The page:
Reviewby Rebecca Silverman,
There's a craze sweeping the world for people to become PriChan Idols – using a popular streaming service with seemingly magical digital technology, anyone can create their own channel and become whatever kind of idol they want to be. Middle school first years Mirai and Emo are big fans of their classmate Anna's channel, and are inspired to form their own idol group and make their PriChan debut as Miracle Kirratts. The girls later team up with classmate Rinka, who has the technical know-how they lack, and soon they're on their way to the top! But that pits them against Anna, who is less than thrilled to suddenly have very real rivals. Can they keep coming up with great concepts for livestreams and continue their rise to the top of the PriChan charts?
In the magical world of Kiratto Pri☆Chan, random adults can give underage children potentially exploitative technology without requiring parents' consent that allows them to broadcast whatever they want to an audience on a version of Earth that has astounding wi-fi in every single remote corner of the globe. These children can then compete with each other and the few adults who also participate to become the top digital idols in the world, buoyed by likes that, when amassed enough, allow them to give live concerts on their channels. It's a shiny, sparkly credulity-straining wonderland!
It's also not entirely fair to paint the first twelve episodes of the series with that brush, although the close comparisons with the real world do at times make it feel a bit difficult to truly suspend your disbelief, especially if you watch too much Law & Order or work in education (Meganee's behavior would set off all the alarm bells and trigger a bit of mandated reporting). If you can get past these potential issues, however (and honestly, the worldwide wi-fi was the hardest for me; you can't get a signal in three-quarters of my state), there's a fun candy-bright story here that can be very entertaining, even if it doesn't quite overcome its roots.
Kiratto Pri☆Chan is the first title of the Pretty Rhythm series to get an English-language release, and while it can be a lot of fun, these first twelve episodes end up feeling a bit like they're more sparkle than substance. In large part this is because these episodes lean a bit too hard into the arcade game they're based on. This means that each episode has not only a transformation sequence but also a song-and-dance number with moves that practically scream “rhythm game” and “merchandising.” While magical girl shows do almost the same thing, magical girl transformations take up less time, and when they're using their attacks with their highly marketable magic items they're actively fighting against someone, meaning that there's tension to the scenes. Kiratto Pri☆Chan lacks that tension – the concerts they put on are rewards for the show that has come before, and that makes them feel boring after a little while. Adding insult to injury is that they talk over their own songs, meaning that you can't even really enjoy the music uninterrupted.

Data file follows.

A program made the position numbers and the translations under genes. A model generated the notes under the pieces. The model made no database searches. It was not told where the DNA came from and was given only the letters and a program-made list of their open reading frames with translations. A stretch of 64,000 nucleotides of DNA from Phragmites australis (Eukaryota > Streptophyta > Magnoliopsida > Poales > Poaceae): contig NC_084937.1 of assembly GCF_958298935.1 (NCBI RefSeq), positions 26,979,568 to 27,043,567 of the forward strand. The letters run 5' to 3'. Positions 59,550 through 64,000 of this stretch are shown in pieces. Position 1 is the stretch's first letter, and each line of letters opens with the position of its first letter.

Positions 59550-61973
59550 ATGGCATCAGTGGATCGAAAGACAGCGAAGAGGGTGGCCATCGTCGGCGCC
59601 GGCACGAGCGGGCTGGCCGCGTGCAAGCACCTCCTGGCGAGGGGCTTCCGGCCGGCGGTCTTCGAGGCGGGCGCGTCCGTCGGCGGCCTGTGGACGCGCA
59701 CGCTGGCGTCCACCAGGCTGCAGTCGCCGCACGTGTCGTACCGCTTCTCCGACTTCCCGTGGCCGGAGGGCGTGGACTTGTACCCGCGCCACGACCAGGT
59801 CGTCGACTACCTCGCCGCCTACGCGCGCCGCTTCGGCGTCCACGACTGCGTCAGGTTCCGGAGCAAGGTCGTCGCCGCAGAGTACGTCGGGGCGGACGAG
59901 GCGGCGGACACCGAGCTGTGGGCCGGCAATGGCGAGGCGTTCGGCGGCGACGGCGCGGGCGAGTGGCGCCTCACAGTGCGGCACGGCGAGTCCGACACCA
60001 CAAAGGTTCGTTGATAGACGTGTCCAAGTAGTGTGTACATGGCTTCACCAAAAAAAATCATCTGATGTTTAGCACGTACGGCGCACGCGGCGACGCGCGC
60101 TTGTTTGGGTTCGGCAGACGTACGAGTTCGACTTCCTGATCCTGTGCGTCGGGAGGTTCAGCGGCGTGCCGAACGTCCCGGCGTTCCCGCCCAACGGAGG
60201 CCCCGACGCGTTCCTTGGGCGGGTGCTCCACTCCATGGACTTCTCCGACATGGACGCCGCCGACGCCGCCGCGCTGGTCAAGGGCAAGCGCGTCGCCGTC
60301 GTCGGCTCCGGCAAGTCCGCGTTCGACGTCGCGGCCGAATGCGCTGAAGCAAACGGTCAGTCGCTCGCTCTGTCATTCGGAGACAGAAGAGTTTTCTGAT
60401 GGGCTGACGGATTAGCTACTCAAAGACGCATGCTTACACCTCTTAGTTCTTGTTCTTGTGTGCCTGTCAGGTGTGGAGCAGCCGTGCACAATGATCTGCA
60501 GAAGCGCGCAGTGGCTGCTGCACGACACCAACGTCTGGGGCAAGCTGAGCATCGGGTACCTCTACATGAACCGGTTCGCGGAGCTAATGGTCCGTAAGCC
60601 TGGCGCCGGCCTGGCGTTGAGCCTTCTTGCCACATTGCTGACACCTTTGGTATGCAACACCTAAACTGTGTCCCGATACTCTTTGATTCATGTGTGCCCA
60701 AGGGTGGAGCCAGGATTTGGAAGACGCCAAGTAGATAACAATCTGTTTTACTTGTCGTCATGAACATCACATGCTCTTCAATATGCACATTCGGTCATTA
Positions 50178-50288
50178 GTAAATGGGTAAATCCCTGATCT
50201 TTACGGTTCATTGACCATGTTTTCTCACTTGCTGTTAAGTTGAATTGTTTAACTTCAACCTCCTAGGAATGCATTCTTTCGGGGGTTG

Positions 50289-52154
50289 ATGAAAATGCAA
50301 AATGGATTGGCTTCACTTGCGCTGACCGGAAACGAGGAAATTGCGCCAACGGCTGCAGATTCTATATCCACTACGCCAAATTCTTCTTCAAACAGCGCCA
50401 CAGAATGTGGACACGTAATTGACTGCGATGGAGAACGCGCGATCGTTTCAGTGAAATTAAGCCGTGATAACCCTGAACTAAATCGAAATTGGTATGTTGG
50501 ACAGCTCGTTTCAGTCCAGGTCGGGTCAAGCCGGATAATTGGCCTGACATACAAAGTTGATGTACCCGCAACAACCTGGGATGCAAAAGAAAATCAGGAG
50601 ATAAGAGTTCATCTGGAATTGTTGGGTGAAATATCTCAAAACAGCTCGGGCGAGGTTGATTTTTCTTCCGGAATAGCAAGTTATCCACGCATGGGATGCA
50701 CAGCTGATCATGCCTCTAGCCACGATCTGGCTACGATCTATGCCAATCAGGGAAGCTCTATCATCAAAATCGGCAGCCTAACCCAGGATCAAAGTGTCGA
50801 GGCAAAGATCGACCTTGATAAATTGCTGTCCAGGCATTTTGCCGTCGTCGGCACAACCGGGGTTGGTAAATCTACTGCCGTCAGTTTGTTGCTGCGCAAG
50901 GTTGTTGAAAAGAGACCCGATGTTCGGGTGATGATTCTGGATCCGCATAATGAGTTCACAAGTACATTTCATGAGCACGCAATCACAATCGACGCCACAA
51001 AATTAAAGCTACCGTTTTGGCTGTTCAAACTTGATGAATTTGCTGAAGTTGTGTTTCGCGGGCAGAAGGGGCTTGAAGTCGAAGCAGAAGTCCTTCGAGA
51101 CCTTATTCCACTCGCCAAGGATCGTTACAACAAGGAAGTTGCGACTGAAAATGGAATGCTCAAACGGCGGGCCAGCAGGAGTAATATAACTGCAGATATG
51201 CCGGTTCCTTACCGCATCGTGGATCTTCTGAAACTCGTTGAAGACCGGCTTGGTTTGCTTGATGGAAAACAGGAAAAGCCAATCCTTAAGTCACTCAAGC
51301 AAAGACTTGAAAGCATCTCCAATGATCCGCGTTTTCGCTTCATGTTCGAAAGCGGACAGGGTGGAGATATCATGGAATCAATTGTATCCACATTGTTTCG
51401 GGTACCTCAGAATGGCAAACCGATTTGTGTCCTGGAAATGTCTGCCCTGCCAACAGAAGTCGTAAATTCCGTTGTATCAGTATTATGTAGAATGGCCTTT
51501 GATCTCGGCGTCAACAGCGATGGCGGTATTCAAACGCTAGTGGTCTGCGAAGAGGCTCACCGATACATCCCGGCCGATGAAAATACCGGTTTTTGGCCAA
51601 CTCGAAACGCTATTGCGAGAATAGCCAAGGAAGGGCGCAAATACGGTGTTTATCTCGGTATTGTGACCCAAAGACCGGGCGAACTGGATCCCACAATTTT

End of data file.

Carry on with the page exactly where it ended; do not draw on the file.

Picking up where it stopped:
That, however, can't fully detract from the story. The plot follows a group of middle school girls in their first year. Mirai Momoyama is a big fan of PriChan idol Anna Akagi, although real-life Anna is something of a pill. Stuck up and eager to flaunt her family's wealth, Anna isn't particularly nice to her fans at school, something that ultimately encourages Mirai and her perky best friend Emo Moegi to become PriChan idols themselves. When they realize that they lack the technical knowledge needed to make really good livestreams, they enlist classmate and friend Rinka Aoba to help out. In a very nice twist, Rinka has zero interest in being in front of the camera because of her crippling timidity. Rather than spend a lot of time trying to convince her to just try it, Mirai and Emo let her do what she's comfortable with for the most part, accepting her for who she is in a way we don't always see in shows like this. When she does want to appear on camera in a later episode, she learns the trick of putting on a costume that enables her to be someone else, a real skill that helps some people with her brand of anxiety that makes for a good lesson without being preachy about it.